Buying secondhand from a website like adverts or donedeal in Ireland has its hazards. You may end up with an incomplete wheel, that will cost a lot to get it ready to spin. 
There are wheels that were built as ornaments, which never designed to work as actual spinning wheels.
There are wheels that are extravagant lamps, they look like Spinning wheels, but they were made without vital components, such as the orifice (the opening at the front of the flyer for the spun yarn to go through from the spinner's hands onto the bobbin via the hooks): if there is no orifice, it is very likely that the wheel was not originally built for actual spinning.
There are wheels that are missing vital parts, such as the flyer, (u-shaped piece with hooks), or bobbins; these parts can be almost impossible to find for antique wheels and can be very expensive to have made.
There are old wheels, that are difficult to keep spinning, with rusty hooks, dry wood, tiny orifices suited for spinning linen not wool, and warped drive wheels that stick, or throw the drive band.
There are people, who know nothing about spinning, selling wheels with problems like the above at exorbitant prices.
I would suggest that you always try to get the opinion of an experienced spinner before you part with your hard-earned money. Take somebody with you to try it out or ask for lots of photos and send the photos to an experienced spinner. 

There is also the option to turn to the secondhand market or to vendors in UK or in Holland, or further afield.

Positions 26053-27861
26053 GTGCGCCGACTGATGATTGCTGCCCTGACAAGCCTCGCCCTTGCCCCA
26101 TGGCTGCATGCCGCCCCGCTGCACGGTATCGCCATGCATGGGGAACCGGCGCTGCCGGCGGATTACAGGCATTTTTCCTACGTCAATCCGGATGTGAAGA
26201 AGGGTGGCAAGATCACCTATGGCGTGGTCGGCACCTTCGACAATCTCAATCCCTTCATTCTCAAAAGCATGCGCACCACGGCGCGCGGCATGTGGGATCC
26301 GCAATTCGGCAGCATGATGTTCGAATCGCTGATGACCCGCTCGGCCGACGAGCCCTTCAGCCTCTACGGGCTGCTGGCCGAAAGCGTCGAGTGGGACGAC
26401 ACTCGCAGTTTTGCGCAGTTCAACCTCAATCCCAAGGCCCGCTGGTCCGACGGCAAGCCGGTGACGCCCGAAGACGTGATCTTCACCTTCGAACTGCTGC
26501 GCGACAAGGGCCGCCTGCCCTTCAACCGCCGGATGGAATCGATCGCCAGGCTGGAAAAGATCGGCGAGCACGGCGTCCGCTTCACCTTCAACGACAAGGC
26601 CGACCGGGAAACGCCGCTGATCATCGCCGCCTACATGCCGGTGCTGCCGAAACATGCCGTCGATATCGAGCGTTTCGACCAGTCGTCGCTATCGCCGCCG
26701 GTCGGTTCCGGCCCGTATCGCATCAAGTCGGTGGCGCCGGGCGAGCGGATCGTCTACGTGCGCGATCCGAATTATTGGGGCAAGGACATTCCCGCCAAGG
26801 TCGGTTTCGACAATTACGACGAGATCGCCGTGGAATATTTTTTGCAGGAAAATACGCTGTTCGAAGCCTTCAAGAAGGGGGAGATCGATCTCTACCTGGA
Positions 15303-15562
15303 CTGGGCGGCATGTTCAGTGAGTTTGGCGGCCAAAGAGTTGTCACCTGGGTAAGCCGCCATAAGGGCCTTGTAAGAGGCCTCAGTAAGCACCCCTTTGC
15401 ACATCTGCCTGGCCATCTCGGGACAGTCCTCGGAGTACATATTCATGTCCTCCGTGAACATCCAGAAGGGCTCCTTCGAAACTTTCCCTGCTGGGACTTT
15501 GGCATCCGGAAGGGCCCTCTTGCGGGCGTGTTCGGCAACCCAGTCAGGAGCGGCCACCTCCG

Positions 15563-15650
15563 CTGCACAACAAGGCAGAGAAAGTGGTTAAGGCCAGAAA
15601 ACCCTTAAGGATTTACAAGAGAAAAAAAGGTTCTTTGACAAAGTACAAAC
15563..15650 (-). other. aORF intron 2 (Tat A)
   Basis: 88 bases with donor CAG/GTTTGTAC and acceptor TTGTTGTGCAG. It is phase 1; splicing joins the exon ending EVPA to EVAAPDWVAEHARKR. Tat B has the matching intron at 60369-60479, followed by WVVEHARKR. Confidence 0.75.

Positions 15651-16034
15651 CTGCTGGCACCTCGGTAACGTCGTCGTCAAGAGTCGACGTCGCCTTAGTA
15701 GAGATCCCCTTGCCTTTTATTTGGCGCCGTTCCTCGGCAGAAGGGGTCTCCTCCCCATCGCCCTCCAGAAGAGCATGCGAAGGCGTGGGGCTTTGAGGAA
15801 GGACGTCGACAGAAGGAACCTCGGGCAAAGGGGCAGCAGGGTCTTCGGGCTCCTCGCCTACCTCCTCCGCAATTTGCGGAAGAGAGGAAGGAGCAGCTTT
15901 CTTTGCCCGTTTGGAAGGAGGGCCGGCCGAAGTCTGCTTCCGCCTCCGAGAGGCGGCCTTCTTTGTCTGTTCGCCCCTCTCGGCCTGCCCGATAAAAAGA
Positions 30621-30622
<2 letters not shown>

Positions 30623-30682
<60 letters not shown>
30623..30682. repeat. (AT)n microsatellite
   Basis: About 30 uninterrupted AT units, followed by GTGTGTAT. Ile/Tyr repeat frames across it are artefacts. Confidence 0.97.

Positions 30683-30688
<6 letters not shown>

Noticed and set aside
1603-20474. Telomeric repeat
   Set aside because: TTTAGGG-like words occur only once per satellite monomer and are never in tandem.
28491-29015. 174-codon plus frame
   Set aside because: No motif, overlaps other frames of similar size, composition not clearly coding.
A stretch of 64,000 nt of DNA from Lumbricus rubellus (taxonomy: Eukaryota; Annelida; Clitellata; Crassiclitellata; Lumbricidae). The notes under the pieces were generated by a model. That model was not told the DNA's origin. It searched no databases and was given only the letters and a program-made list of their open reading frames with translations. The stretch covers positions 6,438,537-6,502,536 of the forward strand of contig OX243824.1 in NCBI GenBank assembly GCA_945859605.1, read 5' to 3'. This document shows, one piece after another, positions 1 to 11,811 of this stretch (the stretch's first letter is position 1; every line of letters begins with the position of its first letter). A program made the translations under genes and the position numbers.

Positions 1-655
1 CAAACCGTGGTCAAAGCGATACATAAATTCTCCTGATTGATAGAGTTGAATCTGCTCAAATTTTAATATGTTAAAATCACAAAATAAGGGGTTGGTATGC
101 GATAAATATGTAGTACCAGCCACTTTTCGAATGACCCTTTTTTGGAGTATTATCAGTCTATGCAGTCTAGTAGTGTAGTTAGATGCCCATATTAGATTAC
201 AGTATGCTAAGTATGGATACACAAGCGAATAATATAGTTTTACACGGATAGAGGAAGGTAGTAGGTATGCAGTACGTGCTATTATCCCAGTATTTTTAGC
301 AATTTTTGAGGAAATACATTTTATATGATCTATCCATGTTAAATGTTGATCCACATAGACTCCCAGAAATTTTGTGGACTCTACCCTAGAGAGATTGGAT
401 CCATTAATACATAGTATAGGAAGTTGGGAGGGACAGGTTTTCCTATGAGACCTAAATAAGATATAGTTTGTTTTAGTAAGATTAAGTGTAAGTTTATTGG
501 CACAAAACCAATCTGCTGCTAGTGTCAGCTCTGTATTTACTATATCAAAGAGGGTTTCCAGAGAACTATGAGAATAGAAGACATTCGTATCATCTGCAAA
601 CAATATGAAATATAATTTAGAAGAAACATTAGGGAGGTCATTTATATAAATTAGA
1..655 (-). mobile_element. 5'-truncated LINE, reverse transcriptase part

I have bought secondhand wheels from people selling their wheels on www.ravelry.com, especially in the groups Irish Spinners,  UK Spinners and/ or UK Classifieds. Once again, be aware that with Brexit in 2021, we are now liable for customs charges etc for goods purchased from the UK. 

I have bought secondhand spinning wheels from Holland from Marianne at www.wolplantage.nl/ger; her site is in German but do not be put off, Marianne speaks English and replies promptly to email enquiries. She mostly sells Dutch wheels, as well as wool, and sometimes hand carders. She will post to Ireland. You could find a Louet S10 wheel on her site sometimes. 

I have also bought Dutch wheels from the Dutch equivalent of ebay, ie marktplaats.nl. Here are the hits for Louet on that site. https://www.marktplaats.nl/q/louet/   You would need to look for an ad where the seller says they will Send . You can always send a message to a seller, the messages get translated automatically. Postage for a Louet wheel from Holland to Ireland is about 35 euro, as of summer 2020.